Anna Sale is the host and managing editor of Death, Sex & Money, a biweekly interview podcast at WNYC. A veteran public media reporter, Anna covered politics for years, including the 2013 New York City mayoral race, the 2012 presidential campaign, and the statehouse beat in Connecticut and West Virginia. She is a frequent fill-in host for The Brian Lehrer Show and The Leonard Lopate Show and has contributed to NPR, Marketplace, PBS Newshour, CNN, MSNBC, BBC, Slate, and NY1.
Since Last State of the State, A Mixed Bag for Cuomo
Tuesday, January 08, 2013
A year ago, in his State of the State address, New York Governor Andrew Cuomo dramatically proposed the world's largest convention center near JFK airport, $15 billion in infrastructure investments, restructuring the state's pension program, and public financing of elections. As we head into the 2013 state of the state, here's a tally of where those promises ended up.
No Deal on ‘the Largest Convention Center in the Nation’
The big headline coming out of the governor’s State of the State address was his proposal to expand gambling and convention center space in New York City. But by year’s end, the speech’s major announcement had fallen apart.
In his speech, Cuomo proposed the country’s largest convention center at the Aqueduct racetrack in Queens and redesigning Manhattan’s Jacob Javits convention center. He also called for a constitutional amendment to allow casino gambling in New York.
Today is different because we're not just going to talk about this challenge, we're going to do something about it. Let's build the largest convention center in the nation, period.
The governor’s office said that it was “pursuing a joint venture” with Genting, a Malaysian casino company, which was prepared to invest $4 billion in the Aqueduct project to “make New York the #1 convention site in the nation.” The New York Times later reported that the governor’s announcement came after gambling interests donated $2 million to the Committee to Save New York, an advocacy group closely aligned with the governor.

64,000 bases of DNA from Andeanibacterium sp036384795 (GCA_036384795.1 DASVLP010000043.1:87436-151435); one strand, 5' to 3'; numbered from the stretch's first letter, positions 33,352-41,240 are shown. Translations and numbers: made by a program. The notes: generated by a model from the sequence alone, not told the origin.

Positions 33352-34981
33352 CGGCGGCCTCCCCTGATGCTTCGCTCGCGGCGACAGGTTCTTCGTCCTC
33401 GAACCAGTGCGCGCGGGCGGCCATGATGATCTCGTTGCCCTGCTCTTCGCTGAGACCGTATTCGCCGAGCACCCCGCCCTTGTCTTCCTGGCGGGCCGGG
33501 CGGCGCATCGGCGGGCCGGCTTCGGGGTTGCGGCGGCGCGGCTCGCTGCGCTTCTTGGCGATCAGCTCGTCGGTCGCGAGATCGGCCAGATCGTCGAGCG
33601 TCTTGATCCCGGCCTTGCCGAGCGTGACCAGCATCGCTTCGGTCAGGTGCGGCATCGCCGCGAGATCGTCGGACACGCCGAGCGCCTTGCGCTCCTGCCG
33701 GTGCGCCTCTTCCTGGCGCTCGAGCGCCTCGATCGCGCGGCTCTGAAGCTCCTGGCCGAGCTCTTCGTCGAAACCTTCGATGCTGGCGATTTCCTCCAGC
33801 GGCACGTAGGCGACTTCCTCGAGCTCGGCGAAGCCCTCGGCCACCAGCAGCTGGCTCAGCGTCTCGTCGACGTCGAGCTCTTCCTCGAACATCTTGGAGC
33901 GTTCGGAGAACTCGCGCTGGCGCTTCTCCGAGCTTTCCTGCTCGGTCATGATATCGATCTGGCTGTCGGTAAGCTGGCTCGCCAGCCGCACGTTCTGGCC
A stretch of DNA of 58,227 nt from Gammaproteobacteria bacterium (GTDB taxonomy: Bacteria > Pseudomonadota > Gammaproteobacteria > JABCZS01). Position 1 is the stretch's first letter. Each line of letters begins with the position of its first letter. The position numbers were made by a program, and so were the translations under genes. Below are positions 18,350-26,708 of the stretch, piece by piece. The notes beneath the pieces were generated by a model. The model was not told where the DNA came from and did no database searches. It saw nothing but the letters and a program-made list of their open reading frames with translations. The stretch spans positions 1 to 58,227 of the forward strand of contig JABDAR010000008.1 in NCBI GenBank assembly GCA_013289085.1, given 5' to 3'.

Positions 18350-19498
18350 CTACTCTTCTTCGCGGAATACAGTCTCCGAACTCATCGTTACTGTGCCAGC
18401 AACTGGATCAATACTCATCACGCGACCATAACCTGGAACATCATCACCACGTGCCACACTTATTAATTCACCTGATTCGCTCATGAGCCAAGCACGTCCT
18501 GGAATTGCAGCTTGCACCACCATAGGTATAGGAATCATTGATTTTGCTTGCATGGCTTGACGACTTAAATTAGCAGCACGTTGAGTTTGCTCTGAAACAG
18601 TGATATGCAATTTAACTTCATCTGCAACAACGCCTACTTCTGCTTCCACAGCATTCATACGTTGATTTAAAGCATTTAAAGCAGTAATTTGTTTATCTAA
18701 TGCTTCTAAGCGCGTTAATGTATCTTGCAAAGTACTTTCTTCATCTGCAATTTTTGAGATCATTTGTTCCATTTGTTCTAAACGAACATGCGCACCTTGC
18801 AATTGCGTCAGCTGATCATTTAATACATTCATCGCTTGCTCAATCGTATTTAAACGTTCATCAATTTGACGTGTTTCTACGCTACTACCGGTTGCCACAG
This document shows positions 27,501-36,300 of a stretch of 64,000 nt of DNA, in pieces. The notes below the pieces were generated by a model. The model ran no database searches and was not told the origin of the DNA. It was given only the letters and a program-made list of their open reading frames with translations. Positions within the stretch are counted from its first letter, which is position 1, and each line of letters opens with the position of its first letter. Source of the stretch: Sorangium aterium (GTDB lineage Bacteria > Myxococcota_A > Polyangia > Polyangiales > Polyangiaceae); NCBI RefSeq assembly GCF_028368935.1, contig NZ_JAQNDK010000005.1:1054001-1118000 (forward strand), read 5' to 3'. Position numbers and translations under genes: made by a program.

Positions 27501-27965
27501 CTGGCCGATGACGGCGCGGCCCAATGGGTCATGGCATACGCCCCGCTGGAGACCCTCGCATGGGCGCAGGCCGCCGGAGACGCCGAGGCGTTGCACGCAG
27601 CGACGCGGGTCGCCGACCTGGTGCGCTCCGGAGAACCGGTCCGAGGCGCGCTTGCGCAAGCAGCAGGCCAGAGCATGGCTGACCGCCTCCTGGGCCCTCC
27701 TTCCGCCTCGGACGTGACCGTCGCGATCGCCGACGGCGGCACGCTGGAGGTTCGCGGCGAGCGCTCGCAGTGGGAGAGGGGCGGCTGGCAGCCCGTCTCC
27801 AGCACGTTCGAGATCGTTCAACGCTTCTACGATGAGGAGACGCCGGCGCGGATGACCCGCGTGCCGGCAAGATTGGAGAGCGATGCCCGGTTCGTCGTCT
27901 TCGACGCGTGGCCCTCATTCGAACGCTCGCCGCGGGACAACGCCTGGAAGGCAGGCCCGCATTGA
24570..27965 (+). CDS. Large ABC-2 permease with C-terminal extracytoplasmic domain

By June, though, the deal with Genting had stalled. Gov. Cuomo told an Albany radio station that the talks "haven't really worked out" and that the state was pursuing relationships with other casino companies.
But before that deal collapsed, the governor successfully secured passage of a constitutional amendment to legalize up to seven casinos in the state.
Another potential economic engine for the state is casino gaming. When it comes to casino gaming, I believe we are living in a state of denial. It’s time we confronted reality…For us, this isn’t about chips and cards. This is about the jobs the casino industry generates.
That vote on the constitutional amendment was just the first step. The legislature must pass the amendment again and then the question goes to New York voters. A key sticking point between the governor and legislators is whether the potential locations of casinos would be identified in a voter referendum. The governor has said the question could be broad, but some legislators want to know beforehand how the casinos will be divided up across the state.
The governor also called for an overhaul of the Jacob Javits Convention Center in Manhattan. The Regional Plan Association was a major proponent of reimaging the Manhattan convention center, but the organization acknowledges that political momentum has shifted away from a total rebuild, particularly after Sandy. “Priorities have shifted. I’d be very surprised to hear Javits come up,” said Regional Plan Association spokeswoman Wendy Pollack.
Big Wins: No New Taxes, Tappan Zee, Teacher Evaluations, and a New Pension Tier
The legislature passed an on-time budget in 2012 that included $10 billion in cuts while increasing spending on education and health care by four percent.
Governor Cuomo pledged no new taxes or fees in 2012, and he kept to that promise. He had just raised tax rates on high-income earners in a tax deal in December 2011 to close some of the state’s expected budget gap, which he described as a necessary and fair update to the tax code. But he called for more changes to state taxes.